Maybe the answer is to let the database do the work (ala ACS). Instead of an addItem function at all, just do the SQL right there. Is it really that much harder to do INSERT INTO cart_items (cart_id, item_id) VALUES (20, 15)? Maybe write or use a nice little SQL wrapper to make it a bit easier (SQLDict, for instance). Your database schema is your API. If things get a little un-relational, throw in some stored procedures, triggers, and whatever else you need. This might work okay (though there is considerable debate on the matter), but it only works for a while. Eventually you are going to want to deal with something not in the database - a web service, data in the filesystem, whatever, and you'll have conflicting APIs. Not to mention the other maintenance difficulties and tight coupling to your database.
After going down that path (if only hypothetically), maybe it seems best to sacrifice a little of the speed for a bit more sanity. You make all your interfaces ID-based, back to addItem(itemID). But at that point you are doing a large number of unnecessary queries.
So after working without an ORM, I remain firmly convinced that's the wrong way to work with a database. Without an ORM you can have good performance, or you can have simple method and function signatures, but I doubt you can get both without writing your own ad hoc ORM. Without an ORM mostly you will get bad performance and hard to read code.
True, an ORM typically can't deal with every query you might write in SQL (LEFT JOIN being the most common query that typically does not have an ORM equivalent), so your custom-written queries will - when viewed in isolation - run faster, but in a system the ORM will both be easier to use, and faster. Because the ORM deals with specific sets of information (a single row from a single table, typically) it can more easily cache database results. The data is easier to deal with because there's only as many kinds of data as there are tables in the database (more or less), where with ad hoc queries you have as many kinds of data as there are queries.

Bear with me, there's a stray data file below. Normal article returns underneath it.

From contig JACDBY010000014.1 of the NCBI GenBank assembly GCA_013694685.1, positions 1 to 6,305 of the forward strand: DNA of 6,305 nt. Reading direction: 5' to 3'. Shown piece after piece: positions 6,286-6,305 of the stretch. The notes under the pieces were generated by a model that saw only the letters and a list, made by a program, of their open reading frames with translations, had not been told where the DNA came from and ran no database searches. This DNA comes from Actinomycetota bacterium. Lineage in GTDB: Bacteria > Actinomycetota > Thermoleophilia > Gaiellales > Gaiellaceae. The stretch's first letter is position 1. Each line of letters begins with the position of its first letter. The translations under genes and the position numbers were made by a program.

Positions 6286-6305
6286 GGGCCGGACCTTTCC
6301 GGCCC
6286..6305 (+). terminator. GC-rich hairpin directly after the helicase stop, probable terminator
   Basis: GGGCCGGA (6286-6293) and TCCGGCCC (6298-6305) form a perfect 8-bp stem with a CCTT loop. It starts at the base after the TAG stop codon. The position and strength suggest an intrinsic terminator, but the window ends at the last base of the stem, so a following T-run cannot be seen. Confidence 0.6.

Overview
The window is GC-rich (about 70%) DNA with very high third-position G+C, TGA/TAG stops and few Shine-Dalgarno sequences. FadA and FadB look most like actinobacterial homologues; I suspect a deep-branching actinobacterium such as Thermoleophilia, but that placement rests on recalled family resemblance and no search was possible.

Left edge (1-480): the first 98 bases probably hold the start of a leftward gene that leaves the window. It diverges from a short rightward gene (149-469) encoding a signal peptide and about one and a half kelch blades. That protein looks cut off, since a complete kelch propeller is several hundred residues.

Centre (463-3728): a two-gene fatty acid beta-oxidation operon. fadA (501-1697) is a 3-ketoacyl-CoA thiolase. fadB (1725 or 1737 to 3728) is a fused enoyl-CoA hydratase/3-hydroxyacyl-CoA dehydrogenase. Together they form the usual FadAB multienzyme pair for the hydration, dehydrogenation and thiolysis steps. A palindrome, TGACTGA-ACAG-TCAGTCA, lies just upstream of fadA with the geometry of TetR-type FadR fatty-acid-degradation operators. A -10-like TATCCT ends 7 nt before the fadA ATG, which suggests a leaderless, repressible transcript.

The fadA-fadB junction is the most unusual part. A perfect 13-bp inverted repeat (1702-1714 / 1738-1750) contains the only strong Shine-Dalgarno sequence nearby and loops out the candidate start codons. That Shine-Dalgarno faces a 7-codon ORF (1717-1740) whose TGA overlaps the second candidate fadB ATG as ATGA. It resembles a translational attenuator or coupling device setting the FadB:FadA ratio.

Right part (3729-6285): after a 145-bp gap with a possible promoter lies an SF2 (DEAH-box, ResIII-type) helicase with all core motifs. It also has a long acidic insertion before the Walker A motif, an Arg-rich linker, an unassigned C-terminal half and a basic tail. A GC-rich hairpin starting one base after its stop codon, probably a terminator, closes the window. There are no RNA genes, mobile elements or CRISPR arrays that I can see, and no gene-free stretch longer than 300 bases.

That said, ad hoc ORMs are neither uncommon (even if the authors don't realize what they've created) nor are they necessarily bad. A little tedious to write, perhaps, but an ORM isn't magic.
(Whether you should use an RDBMS at all is another question. Perhaps another day? In you are interested in an ORM for Python you might want to look at the Python Wiki page on the subject, or SQLObject, by me. But it's free, so this essay isn't meant to sell SQLObject to you, I swear.)
your object is clearly not (or in a real RDBMS application, shouldn't be) simply a single row. why not have objects defined at the scripting level and cache there? perhaps your object crosses five tables. fine. the first time you need it, read it (all of it, in one maybe monstrous join), cache it for five minutes, and use it in any function that needs it. no more database calls necessary. if you write to the object (any of those five tables), mark the data as dirty or remove it from memory.
keep the databse clean and simple. write an object oriented layer in your scripting language of choice. then use that abstraction in the per-page scripts you write. your pages will be much simpler and your web app will be much more powerful for it.
--one of the original oacs guys